You may find that you are explaining it in too much detail, not enough detail, or that you are not tying all the different pieces together so it makes sense for this individual. You may also find that they just want more hands-on experience. Let the person talk and share with you how they learn and what you can do to teach them in their style instead of yours. If all else fails, you may want to see if there’s someone else that they could partner with.

  • Be clear on expectations so people take action

In order for others to clearly act on what you said they need to clearly understand the “why” of what they are doing. So be clear about WHY you are presenting and HOW you expect the listener to utilize what you share. Keep it simple and focused on the audience, not you.

For example, there is a big difference in what I will say if I am looking to have you grow sales with new accounts versus if I want you to grow existing accounts. The activities I emphasize to have you do will not be the same. I should also be clear on WHY I want you to grow the accounts as well as HOW to do it. Most likely I will invite you in to the HOW process so you own it rather than me.

Lack of clarity is one of the big reasons why people don’t take action on what you say. Remember the brain can easily focus on three things at one time. Once you get past that people have a tendency to take NO ACTION and stay status quo instead. So keep it simple, keep it focused, and keep it about them and not you.

  • Keep it fresh, not scripted

Have you ever gotten ready to do a big presentation and you script it all out? What happens that makes that NOT work?

When you script something out your brain literally “reads” it in your mind before you say it. So if you hit a wrong word your brain “freezes” on you and it can take a long while to get back on track.

For your audience scripting can make you seem flat because your voice may become more stagnate or you can seem unauthentic because you seem too “practiced.”

So what should you do instead?

I recommend that instead of scripting you do bullet points. Make sure any stories of analogies you will use you have the “key points” in bullet point so you can incorporate them all. Then allow your brain to freely tell the story and points as you need to in that moment with that audience.

This keeps you authentically involved with your current audience and your current material. It also keeps you from getting “brain fades” where your brain freezes because you switched words around or the order of what you say.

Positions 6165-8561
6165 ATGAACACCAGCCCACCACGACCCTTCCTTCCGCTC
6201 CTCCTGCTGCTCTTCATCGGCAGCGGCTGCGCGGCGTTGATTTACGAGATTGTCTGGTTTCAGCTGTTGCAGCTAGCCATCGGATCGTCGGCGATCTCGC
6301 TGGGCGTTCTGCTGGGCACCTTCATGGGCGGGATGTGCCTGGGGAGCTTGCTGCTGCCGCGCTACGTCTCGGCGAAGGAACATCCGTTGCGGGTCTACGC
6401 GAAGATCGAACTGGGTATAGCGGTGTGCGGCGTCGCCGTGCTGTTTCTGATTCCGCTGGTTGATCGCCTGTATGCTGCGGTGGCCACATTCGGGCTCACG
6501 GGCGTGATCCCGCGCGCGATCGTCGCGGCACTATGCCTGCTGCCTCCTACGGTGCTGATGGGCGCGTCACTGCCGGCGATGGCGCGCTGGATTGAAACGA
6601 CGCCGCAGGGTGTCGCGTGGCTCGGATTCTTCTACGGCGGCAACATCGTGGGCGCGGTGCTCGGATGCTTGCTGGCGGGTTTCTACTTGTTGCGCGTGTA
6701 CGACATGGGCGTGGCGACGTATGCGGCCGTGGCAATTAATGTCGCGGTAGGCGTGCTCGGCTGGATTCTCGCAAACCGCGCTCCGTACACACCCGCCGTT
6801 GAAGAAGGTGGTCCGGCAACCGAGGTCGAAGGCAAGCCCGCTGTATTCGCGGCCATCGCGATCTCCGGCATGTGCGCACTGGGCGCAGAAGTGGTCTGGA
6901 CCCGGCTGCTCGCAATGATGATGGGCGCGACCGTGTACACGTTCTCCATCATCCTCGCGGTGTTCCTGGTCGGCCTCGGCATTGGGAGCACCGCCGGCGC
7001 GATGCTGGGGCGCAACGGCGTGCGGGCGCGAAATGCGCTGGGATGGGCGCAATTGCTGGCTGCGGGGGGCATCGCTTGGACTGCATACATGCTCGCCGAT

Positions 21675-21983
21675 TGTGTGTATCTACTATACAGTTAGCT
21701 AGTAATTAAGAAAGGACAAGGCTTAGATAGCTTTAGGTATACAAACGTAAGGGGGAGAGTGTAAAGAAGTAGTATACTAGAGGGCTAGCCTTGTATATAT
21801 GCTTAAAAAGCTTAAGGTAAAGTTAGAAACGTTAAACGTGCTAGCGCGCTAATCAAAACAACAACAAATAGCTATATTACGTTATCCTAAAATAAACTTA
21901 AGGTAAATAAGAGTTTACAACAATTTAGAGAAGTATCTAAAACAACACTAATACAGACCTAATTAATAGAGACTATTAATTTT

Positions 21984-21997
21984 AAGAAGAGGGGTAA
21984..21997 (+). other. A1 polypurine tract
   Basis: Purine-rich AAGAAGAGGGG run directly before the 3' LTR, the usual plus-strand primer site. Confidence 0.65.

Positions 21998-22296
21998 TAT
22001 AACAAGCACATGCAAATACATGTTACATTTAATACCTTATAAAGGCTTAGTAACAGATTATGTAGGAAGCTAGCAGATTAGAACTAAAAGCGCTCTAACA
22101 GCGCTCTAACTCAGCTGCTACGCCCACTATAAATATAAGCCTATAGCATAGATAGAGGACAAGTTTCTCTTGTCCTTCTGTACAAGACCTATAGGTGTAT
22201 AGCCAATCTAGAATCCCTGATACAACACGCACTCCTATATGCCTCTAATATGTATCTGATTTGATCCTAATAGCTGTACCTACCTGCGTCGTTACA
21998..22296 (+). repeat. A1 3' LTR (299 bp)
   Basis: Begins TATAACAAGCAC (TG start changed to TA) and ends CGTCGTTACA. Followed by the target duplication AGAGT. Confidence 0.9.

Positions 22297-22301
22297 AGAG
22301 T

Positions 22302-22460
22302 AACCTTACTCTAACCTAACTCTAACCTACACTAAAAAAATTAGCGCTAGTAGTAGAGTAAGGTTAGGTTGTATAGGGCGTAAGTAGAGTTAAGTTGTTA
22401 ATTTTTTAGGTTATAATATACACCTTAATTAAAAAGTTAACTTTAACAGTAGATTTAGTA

Now having said all that, I still recommend that you practice your first 10 minutes of your speech so you develop your own rhythm and flow. That will allow you to focus on the audience rather than on what you are going to say next.

The Christmas Present

I always loved things with wheels. The greatest thrill for me was climbing into my wagon, giving a little push and off I went, down the longest hill in the world. I knew that any slight twitch on the handle would send me spinning on to the unforgiving concrete, ripping open my nine year old knees and elbows, but that made it just that much more exciting. After the wagon had self destructed, I went looking for an old skate to make into a skate board. It would be fifty years before you could buy a skateboard in a store, but I didn’t want to wait. The front half of the clamp-on skate I nailed to one end of a two foot piece of two by four and the back two wheels to the other end. It wasn’t necessary, but since I wanted a deluxe model, I attached a vertical piece on the front for steering. Roller bearings souped up with a squirt from Dad’s oil can allowed a pretty decent speed down the hills.

My year younger brother and I didn’t have a bike, but Christmas was coming and you never know. We had just moved to a small four room bungalow and there was little
money for presents. We both pored over our Christmas lists, allotting two dollars to each family member. Storing the much folded list in my pocket, my mother took us to the local five and ten cent store to pick out our gifts. I usually tried to give two gifts, one hand made by myself and one store bought. I never had much faith in the hand made gifts and even to me they looked worthless. I don’t know what my father did with all those ties, gloves, and belts, but we had a great time giving them. My parents always waited for us to be in bed on Christmas Eve before they set up the tree and placed the presents. One reason was that my father waited until Christmas Eve to buy the tree. It seldom cost more than two dollars and copious amounts of aluminum icicles filled most of the spaces. We were too awed and happy to wonder where everything so suddenly came from to ask any questions. We chalked everything up to Santa Claus.

After getting about three hours sleep, my parents called us into the living room. There in front of a ceiling high Christmas tree stood the biggest bike I had ever seen. Gleaming black fenders covered fat white wall tires. A wire basket hung on the handle bars and a spring carrier sat on the back. All the chrome sparkled like new and the leather seat looked impossibly high. I don’t know if it was foresight or just luck, but I didn’t mind at all that it was a girl’s bike. I never could have mounted a boy’s bike, especially a twenty